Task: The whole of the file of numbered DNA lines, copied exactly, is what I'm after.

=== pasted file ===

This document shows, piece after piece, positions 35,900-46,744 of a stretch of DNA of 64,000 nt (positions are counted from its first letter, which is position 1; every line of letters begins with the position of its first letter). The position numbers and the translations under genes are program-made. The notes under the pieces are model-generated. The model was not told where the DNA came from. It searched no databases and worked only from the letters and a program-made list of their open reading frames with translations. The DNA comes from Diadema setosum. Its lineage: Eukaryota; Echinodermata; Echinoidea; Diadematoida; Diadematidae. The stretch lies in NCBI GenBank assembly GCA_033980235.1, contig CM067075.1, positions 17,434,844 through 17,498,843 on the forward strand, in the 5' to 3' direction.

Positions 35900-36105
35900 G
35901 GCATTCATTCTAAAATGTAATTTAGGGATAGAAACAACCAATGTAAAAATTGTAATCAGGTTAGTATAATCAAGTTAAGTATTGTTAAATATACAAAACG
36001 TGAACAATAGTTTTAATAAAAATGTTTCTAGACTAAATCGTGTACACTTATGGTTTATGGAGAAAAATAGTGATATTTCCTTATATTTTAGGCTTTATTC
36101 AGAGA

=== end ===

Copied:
This document shows, piece after piece, positions 35,900-46,744 of a stretch of DNA of 64,000 nt (positions are counted from its first letter, which is position 1; every line of letters begins with the position of its first letter). The position numbers and the translations under genes are program-made. The notes under the pieces are model-generated. The model was not told where the DNA came from. It searched no databases and worked only from the letters and a program-made list of their open reading frames with translations. The DNA comes from Diadema setosum. Its lineage: Eukaryota; Echinodermata; Echinoidea; Diadematoida; Diadematidae. The stretch lies in NCBI GenBank assembly GCA_033980235.1, contig CM067075.1, positions 17,434,844 through 17,498,843 on the forward strand, in the 5' to 3' direction.

Positions 35900-36105
35900 G
35901 GCATTCATTCTAAAATGTAATTTAGGGATAGAAACAACCAATGTAAAAATTGTAATCAGGTTAGTATAATCAAGTTAAGTATTGTTAAATATACAAAACG
36001 TGAACAATAGTTTTAATAAAAATGTTTCTAGACTAAATCGTGTACACTTATGGTTTATGGAGAAAAATAGTGATATTTCCTTATATTTTAGGCTTTATTC
36101 AGAGA